The Aadhaar scheme was challenged before the Supreme Court by Justice KS Puttaswamy, a retired judge of the Karnataka High Court, who claimed that it in­fringed on fundamental rights guaranteed by the Constitution. Broadly, his objections included:

  • The government has not put in place adequate privacy safeguards. Any private entity may request authentication by Aadhaar for any reason subject to regulations by the UIDAI. There are no checks on the power of the government to use the biometric data collected.
  • Entitlements granted to the individuals by the State’s social sector schemes are themselves a fundamental right. They cannot be limited for any reason, including the failure to produce an Aadhaar Card/Number when applying for benefits.

Deciding upon these objections, the apex court on September 26, 2018, delivered a judgment wherein it upheld the Aadhaar Act as constitutionally valid. The Supreme Court further held that the Act was competently passed by Parliament, even though it was passed as a Money Bill and that the Act does not violate fundamental rights guaranteed under Articles 14, 15, 19 and 21.

The Aadhaar Act primarily entitles resident individuals to obtain an Aadhaar number by submitting certain biometric and demographic information as part of the enrolment process. It is a unique 12 digit identification number. Due to the fact that the concerned data is maintained online, the primary concern of most people is that violation of privacy cannot be avoided. The linking of Aadhaar cards to bank accounts, UPI applications, etc., has raised many questions in terms of the Right to Privacy of a citizen, apart from other security concerns.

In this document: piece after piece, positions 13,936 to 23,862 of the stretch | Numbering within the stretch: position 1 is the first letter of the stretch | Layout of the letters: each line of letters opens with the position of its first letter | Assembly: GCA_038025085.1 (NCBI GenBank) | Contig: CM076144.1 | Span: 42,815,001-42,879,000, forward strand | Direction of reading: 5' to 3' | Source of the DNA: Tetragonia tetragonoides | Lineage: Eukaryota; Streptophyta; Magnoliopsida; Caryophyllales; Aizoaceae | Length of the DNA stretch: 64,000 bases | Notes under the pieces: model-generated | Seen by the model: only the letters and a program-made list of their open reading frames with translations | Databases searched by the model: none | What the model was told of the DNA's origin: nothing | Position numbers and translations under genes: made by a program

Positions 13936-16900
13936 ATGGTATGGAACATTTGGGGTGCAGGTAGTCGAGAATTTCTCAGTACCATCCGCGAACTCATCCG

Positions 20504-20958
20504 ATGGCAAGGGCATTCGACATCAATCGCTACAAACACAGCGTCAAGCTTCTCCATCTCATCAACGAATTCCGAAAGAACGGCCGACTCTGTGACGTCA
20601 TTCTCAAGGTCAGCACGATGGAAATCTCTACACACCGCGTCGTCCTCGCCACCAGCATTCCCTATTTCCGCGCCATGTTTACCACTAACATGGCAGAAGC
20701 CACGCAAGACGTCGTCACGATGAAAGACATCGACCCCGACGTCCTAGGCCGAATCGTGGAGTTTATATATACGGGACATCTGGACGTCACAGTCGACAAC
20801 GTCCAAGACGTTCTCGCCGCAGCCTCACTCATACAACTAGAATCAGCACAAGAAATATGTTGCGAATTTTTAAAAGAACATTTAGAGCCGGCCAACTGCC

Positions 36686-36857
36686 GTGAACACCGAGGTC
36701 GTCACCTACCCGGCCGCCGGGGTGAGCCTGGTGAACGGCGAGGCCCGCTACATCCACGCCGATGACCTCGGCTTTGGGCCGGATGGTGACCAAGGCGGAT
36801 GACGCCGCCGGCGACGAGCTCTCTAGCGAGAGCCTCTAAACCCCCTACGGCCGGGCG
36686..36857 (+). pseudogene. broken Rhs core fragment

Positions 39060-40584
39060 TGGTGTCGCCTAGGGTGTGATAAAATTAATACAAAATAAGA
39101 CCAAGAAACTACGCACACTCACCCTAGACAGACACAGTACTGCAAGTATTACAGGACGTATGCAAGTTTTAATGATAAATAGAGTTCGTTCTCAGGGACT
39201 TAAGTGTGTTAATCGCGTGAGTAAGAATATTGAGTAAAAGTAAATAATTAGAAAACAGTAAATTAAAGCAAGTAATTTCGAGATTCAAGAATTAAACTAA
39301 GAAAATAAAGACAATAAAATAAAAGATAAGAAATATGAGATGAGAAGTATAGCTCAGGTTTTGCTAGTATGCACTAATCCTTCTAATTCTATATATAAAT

While some sections of the Act were struck down by the Supreme Court as being unconstitutional, it held that Aadhaar was a good way to enable benefits to reach marginalised sections as it takes into consideration the dignity of people, not only from a personal, but also a community point of view. 

Cyber crimes and illegal acts pertaining to leaking of data and information online are one of the biggest concerns facing society today. It was in the light of this concern that the Data Protection Bill was passed by the government in December 2018. 

However, one question was whether marriage trumps the right to privacy of a person. The Karnataka High Court in the recent judgment said: “The marriage by itself does not do away with the procedural right of hearing conferred under Section 33 of the Aadhaar (Targeted Delivery of Financial and Other Subsidies, Benefits & Services) Act, 2016. The relationship by marriage, which is a union of two partners, does not eclipse the right to privacy, which is the right of an individual and the autonomy of such individual’s right stands recognised and protected by the procedure of hearing contemplated under Section 33 of the Act.”